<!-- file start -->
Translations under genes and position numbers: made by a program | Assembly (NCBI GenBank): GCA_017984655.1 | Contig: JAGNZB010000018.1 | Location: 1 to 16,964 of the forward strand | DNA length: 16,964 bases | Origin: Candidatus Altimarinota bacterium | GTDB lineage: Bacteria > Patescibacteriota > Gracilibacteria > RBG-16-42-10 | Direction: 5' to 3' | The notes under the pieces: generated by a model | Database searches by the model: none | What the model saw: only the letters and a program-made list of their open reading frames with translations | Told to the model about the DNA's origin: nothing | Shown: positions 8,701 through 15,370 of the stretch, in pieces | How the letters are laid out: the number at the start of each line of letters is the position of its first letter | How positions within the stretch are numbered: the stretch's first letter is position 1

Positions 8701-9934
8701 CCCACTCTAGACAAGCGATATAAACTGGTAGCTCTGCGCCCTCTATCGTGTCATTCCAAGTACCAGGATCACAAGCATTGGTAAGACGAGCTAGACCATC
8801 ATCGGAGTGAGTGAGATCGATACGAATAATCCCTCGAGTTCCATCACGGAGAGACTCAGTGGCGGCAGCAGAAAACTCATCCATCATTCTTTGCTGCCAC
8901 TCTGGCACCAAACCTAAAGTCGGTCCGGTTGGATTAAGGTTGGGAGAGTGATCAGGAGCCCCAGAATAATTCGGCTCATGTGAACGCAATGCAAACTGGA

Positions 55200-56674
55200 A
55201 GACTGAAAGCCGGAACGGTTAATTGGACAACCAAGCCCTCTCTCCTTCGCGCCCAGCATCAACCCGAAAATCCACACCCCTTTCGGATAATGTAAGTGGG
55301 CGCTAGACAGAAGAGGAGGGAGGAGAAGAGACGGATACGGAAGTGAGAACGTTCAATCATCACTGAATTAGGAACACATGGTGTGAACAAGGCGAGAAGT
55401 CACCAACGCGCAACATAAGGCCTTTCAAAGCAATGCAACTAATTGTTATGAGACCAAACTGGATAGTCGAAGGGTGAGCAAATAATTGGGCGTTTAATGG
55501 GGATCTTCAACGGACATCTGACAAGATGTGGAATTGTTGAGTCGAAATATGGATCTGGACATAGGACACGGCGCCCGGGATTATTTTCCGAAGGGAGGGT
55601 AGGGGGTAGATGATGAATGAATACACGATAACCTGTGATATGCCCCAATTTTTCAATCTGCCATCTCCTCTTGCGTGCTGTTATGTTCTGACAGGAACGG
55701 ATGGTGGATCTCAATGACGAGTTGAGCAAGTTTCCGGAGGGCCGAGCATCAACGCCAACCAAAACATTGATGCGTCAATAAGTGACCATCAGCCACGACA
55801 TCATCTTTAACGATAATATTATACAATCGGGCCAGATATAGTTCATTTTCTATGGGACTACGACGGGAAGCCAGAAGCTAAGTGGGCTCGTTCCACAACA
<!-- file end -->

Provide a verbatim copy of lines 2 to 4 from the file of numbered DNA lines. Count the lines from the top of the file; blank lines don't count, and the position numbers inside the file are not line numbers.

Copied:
Positions 8701-9934
8701 CCCACTCTAGACAAGCGATATAAACTGGTAGCTCTGCGCCCTCTATCGTGTCATTCCAAGTACCAGGATCACAAGCATTGGTAAGACGAGCTAGACCATC
8801 ATCGGAGTGAGTGAGATCGATACGAATAATCCCTCGAGTTCCATCACGGAGAGACTCAGTGGCGGCAGCAGAAAACTCATCCATCATTCTTTGCTGCCAC